Pedestrian detection in a night time driving and texting task
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The dangers of texting and driving have become the focal point of driving research in recent years. Most of this research has been directed at examining the dangers distracted drivers present to other motorists. However, roadside pedestrians are also endangered by distracted drivers. According to the National Highway Traffic Safety Administration nearly 76,000 pedestrians were injured in traffic accidents in 2012. An additional 5,000 accidents resulted in pedestrian deaths. Current research tends to focuses on daytime driving despite the fact that distracted night time driving is far more dangerous for motorists and pedestrians alike. Nearly 70% of all pedestrian/automobile fatalities in 2012 occurred at night. These numbers are projected to continue over the coming years. Despite this projection surprisingly little research has been done on preventing pedestrian/vehicle collisions. Even less research has been done on night time prevention. The goal of this research study was to examine the effects texting while driving at night has on a driver's ability to detect roadside pedestrians as well as examining the effects the pedestrian's clothing has on their visibility. To do this participants were driven through a closed road course at night and given a texting task to complete when prompted. The participants were also asked to report anytime they saw a roadside pedestrian. The pedestrians were wearing one of three possible clothing options. The results of this study indicate that the presence of texting is not the determining factor of if a pedestrian will be detected, but instead it is the pedestrians clothing choice that determines detection and the distance of detection.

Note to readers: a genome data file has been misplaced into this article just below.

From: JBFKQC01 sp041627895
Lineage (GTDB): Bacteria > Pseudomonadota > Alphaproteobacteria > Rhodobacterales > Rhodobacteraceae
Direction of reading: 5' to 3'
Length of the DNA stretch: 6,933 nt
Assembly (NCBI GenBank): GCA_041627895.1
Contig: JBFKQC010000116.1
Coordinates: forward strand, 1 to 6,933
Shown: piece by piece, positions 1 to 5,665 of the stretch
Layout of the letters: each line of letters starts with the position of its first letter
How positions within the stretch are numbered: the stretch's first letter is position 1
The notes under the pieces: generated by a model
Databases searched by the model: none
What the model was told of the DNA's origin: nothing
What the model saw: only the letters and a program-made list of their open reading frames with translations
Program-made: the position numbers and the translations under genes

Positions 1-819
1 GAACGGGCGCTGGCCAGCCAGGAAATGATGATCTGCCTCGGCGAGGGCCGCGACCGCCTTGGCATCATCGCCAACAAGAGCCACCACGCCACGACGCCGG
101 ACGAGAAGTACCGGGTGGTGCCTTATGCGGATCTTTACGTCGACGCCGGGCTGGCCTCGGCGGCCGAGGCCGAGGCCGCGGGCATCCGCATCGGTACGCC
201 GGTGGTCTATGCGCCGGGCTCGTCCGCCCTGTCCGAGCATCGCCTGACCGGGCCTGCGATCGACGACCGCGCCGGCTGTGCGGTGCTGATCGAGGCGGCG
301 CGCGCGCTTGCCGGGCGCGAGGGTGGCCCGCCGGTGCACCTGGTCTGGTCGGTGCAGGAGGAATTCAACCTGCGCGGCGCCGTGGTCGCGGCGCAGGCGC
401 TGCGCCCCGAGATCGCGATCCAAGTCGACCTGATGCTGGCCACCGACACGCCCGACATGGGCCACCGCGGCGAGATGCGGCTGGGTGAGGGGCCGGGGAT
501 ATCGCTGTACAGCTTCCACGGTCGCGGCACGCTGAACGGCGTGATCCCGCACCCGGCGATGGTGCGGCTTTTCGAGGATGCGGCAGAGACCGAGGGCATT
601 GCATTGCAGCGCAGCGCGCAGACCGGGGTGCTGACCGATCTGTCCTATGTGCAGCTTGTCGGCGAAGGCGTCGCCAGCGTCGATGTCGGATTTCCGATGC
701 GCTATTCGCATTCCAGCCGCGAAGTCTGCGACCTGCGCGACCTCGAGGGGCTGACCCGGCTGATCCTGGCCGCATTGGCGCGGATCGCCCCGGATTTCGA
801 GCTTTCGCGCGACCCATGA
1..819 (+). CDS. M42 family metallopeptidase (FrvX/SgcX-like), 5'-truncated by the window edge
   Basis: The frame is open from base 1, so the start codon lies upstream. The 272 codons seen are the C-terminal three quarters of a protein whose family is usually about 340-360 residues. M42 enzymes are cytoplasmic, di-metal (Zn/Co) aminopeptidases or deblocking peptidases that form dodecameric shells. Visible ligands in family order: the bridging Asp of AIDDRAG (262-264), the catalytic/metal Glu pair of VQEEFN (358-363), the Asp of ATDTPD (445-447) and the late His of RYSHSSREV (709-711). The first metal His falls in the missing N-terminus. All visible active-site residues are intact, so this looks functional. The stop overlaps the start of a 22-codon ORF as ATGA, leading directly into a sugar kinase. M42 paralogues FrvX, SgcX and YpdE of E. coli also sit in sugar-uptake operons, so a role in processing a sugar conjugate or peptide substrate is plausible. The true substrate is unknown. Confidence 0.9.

First place winner of oral presentations at the 15th Annual Undergraduate Research and Creative Activity Forum (URCAF) held at the Hughes Metropolitan Complex, Wichita State University, April 7, 2015.